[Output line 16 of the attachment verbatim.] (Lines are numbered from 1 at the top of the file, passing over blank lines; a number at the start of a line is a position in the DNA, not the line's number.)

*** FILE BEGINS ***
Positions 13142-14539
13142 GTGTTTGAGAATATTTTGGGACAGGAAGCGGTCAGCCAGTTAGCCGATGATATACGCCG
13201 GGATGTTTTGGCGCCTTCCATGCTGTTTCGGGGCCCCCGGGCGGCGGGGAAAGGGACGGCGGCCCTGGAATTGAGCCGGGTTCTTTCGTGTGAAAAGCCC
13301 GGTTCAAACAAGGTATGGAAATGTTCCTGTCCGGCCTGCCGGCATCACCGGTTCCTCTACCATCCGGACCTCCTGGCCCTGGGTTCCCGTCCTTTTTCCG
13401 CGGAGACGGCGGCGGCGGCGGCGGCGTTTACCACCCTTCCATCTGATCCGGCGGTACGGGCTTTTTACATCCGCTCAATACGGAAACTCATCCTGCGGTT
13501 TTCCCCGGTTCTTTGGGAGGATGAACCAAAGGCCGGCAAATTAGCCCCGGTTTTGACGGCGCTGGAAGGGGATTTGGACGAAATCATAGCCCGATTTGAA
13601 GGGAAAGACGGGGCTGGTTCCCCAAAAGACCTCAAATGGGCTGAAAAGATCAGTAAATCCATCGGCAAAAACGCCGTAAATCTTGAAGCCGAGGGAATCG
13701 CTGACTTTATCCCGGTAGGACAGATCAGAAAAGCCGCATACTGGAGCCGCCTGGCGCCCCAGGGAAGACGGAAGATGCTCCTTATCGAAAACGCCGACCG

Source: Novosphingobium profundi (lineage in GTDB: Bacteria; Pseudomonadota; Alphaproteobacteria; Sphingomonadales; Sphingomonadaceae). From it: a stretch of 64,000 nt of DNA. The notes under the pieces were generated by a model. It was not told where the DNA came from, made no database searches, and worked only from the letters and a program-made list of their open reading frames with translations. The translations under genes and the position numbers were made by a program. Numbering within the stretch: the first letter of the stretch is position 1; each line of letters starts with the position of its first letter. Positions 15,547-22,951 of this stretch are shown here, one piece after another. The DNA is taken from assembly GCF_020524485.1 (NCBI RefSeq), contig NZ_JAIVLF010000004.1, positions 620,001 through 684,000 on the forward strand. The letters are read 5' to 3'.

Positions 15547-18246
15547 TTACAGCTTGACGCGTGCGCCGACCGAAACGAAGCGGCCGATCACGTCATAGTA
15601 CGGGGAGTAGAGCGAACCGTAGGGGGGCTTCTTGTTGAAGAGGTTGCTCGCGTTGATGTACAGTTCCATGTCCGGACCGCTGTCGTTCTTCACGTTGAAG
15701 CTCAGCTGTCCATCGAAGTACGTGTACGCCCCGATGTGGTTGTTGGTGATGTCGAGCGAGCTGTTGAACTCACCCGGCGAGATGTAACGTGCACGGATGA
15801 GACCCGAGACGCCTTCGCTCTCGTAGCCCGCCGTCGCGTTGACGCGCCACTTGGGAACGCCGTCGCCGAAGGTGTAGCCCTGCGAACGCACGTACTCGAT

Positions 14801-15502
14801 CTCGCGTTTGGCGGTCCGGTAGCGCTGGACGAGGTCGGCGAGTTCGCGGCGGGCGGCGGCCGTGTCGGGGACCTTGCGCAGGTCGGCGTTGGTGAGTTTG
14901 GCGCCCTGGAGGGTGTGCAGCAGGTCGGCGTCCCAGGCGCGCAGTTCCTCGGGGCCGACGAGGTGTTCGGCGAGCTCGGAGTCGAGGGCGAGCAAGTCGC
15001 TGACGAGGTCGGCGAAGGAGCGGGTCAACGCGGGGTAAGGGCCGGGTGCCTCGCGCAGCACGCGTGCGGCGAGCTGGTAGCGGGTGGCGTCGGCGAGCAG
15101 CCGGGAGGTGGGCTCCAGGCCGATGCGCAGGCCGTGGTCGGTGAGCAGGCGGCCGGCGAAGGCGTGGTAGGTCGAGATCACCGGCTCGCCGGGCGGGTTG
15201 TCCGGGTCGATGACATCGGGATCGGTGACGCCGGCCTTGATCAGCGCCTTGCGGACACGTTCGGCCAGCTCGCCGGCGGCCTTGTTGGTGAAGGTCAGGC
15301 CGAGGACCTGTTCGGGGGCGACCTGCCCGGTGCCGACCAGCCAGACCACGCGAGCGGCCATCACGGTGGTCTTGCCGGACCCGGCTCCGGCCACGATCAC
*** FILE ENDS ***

14801 CTCGCGTTTGGCGGTCCGGTAGCGCTGGACGAGGTCGGCGAGTTCGCGGCGGGCGGCGGCCGTGTCGGGGACCTTGCGCAGGTCGGCGTTGGTGAGTTTG